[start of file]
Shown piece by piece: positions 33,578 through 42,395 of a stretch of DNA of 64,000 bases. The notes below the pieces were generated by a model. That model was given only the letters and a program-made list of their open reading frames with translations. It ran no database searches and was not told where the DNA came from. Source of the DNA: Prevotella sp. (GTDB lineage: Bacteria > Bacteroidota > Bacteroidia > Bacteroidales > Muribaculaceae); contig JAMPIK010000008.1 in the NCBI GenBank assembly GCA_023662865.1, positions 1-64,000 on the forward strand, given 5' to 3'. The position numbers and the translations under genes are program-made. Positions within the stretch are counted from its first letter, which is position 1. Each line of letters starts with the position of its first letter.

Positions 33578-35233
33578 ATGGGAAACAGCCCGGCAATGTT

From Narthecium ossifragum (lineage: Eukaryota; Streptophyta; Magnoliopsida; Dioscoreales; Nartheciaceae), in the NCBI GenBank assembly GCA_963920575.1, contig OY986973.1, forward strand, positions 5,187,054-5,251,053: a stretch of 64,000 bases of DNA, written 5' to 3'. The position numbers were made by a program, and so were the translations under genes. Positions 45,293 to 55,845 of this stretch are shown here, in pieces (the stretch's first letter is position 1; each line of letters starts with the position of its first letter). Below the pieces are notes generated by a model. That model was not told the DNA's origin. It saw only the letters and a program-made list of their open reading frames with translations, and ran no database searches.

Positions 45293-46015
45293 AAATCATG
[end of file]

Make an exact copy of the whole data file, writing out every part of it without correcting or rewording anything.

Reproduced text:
Shown piece by piece: positions 33,578 through 42,395 of a stretch of DNA of 64,000 bases. The notes below the pieces were generated by a model. That model was given only the letters and a program-made list of their open reading frames with translations. It ran no database searches and was not told where the DNA came from. Source of the DNA: Prevotella sp. (GTDB lineage: Bacteria > Bacteroidota > Bacteroidia > Bacteroidales > Muribaculaceae); contig JAMPIK010000008.1 in the NCBI GenBank assembly GCA_023662865.1, positions 1-64,000 on the forward strand, given 5' to 3'. The position numbers and the translations under genes are program-made. Positions within the stretch are counted from its first letter, which is position 1. Each line of letters starts with the position of its first letter.

Positions 33578-35233
33578 ATGGGAAACAGCCCGGCAATGTT

From Narthecium ossifragum (lineage: Eukaryota; Streptophyta; Magnoliopsida; Dioscoreales; Nartheciaceae), in the NCBI GenBank assembly GCA_963920575.1, contig OY986973.1, forward strand, positions 5,187,054-5,251,053: a stretch of 64,000 bases of DNA, written 5' to 3'. The position numbers were made by a program, and so were the translations under genes. Positions 45,293 to 55,845 of this stretch are shown here, in pieces (the stretch's first letter is position 1; each line of letters starts with the position of its first letter). Below the pieces are notes generated by a model. That model was not told the DNA's origin. It saw only the letters and a program-made list of their open reading frames with translations, and ran no database searches.

Positions 45293-46015
45293 AAATCATG